This blog-post is a shameless piece of advertising. Shameless because the product I am advertising is available to everyone, for free.
Crooked Cat Bookstore and, although it is published in electronic form only, you don't even need to have an e-reader: if you don't own one, simply tick the box for the .pdf option, and you will be able to read it on your PC, using software that can be downloaded for free.
There are twenty stories by different authors in the anthology, and they cover the full range of literary genres published by Crooked Cat, from contemporary and historical fiction to fantasy, humour, romance and murder mysteries. As one of the authors, I have had a preview of the anthology, and a very rich and diverse selection it is.
One point that many of the stories seem to have in common, however, is a deep attachment to a sense of place, with settings ranging from Finland through Ireland, the Netherlands, France and Spain to Kenya and the USA. With this theme in mind (there is no specific theme to the anthology itself), I thought that I would give a brief tour of the location for my own story, "The Thread that Binds," a historical story within a contemporary one, and set in the north-east corner of the island of Jersey, in the Channel Islands.
I was born and brought up on the island, but lived in the south-western parish of Saint Brelade. Nowhere is truly far away, however, on an island that measures ten miles by five and, if we were "on the ground" rather than "in the ether," we could walk around these places in little more than an hour.
We start with an ancient monument, "La Pouquelaye de Faldouet," built between five and six thousand years ago by the island's first farmers. It is generally considered as a "tomb" (it is technically a "passage grave"), but only a small quantity of human bone was found there, and it may have been something more like a shrine to the ancestors. In the story, I have an excavation taking place there, but this is pure fiction: there have been no excavations on the site since the 19th Century.
It is a place where I used to sit, as a teenager, and write poetry: this was when I was in Shakespeare's third stage of life (that of the lover, "sighing like a furnace, with a woeful ballad made to his mistress' eyebrow"), and before I discovered that I was actually better at writing prose. None of this poetry has ever been published, and I don't even have copies, having sent the originals to the person to whom they were dedicated.
A short distance to the east is the Victoria Tower, a fortification built in 1837, as a precaution against French invasion. It is owned by the National Trust and, once again, everything that happens there in the story is fictional. Although it is later in date, it is similar in form to the "Martello Tower" at Sandycove, near Dublin, which features in the first chapter of James Joyce's Ulysses, and the allusions to this work in my story are not entirely coincidental.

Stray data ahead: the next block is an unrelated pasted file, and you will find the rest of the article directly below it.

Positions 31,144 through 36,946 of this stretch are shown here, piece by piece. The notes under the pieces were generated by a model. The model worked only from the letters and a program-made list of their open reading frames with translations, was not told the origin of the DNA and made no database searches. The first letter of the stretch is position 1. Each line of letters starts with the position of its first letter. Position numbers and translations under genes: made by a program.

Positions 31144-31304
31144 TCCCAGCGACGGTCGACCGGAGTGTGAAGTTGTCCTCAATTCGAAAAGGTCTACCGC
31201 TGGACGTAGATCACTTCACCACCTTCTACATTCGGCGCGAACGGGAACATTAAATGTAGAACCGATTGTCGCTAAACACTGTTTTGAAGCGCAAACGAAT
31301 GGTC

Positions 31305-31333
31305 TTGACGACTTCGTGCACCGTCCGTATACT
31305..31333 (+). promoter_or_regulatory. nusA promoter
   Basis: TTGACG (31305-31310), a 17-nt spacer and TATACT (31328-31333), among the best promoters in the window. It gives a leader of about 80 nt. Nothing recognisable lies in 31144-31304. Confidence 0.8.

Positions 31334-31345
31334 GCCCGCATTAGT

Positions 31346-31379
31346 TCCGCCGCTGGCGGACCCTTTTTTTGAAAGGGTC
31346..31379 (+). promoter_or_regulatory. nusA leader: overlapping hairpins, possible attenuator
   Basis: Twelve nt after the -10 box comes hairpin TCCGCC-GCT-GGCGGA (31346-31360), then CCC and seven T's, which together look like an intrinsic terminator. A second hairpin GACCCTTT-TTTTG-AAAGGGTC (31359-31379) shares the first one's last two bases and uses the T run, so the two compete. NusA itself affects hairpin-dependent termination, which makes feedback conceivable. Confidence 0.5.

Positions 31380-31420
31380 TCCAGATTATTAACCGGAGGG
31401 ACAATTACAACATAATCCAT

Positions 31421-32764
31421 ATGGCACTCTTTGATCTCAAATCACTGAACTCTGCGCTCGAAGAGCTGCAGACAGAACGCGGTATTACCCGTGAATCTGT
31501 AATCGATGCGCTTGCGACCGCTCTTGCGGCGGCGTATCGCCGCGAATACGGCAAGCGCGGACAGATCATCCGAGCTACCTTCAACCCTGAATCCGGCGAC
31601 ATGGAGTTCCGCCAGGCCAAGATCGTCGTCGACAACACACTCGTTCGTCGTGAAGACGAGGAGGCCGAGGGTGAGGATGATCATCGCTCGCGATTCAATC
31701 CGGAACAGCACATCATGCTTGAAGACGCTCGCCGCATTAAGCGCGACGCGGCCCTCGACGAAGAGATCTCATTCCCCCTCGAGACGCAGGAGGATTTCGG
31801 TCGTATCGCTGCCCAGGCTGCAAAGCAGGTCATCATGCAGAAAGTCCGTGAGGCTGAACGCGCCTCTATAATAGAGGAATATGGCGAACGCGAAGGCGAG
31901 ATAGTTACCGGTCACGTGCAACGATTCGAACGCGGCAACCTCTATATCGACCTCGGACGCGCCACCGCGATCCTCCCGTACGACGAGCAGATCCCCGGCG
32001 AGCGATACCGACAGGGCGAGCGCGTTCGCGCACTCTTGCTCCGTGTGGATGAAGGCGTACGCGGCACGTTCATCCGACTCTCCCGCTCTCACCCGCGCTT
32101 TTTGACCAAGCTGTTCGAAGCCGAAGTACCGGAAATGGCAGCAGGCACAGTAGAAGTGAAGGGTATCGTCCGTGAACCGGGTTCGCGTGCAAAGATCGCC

From the tower, one can look down on the picturesque harbour of Gorey, dominated as it is by the castle of Mont Orgueil, a site that was settled even before the passage grave was built (in my novel, Undreamed Shores, it is the "hill, covered in purple heather, where, it was said, Lizar had built the first village on the island"). It has been fortified since the Iron Age, and the castle itself saw action in both the Hundred Years War and the English Civil War (two of the key figures in English parliamentary history, William Prynne and John Lilburne, were imprisoned there). In the 18th Century it served as a base for British espionage against Revolutionary France, and the last shots to be fired in anger from the castle were aimed by soldiers of the occupying German army against aircraft of the RAF and USAF during the Second World War.
Beyond the castle can be seen the coast of France and, with a keen eye, one can pick out a group of rocks lying between the two. These are Les Ecrehous owned by Jersey, but periodically, and theatrically, claimed by the French). These little islets (they are vastly bigger at low tide) have no permanent population, but do have some small huts which are rented out to fishermen. There are also the remains of a priory, built in the 13th Century, and where masses were said for the soul of King John (who lost most of Normandy to the French, but retained the Channel Islands as the sole portion of William the Conqueror's original Duchy) until it was suppressed under Henry VIII (the most southerly outpost of the Dissolution).
My story is both a prequel (of sorts) to my first novel, Undreamed Shores, and a foretaste of my third, Omphalos, which will be published later this year. I have not, of course, revealed anything about the characters or the plot, which I leave you to discover for yourselves, along with the stories written by my fellow authors.
Mark Patton's novels, Undreamed Shores and An Accidental King, are published by Crooked Cat Publications: the e-book editions can be purchased from the Crooked Cat Bookstore, and paperback versions from Amazon UK and Amazon USA.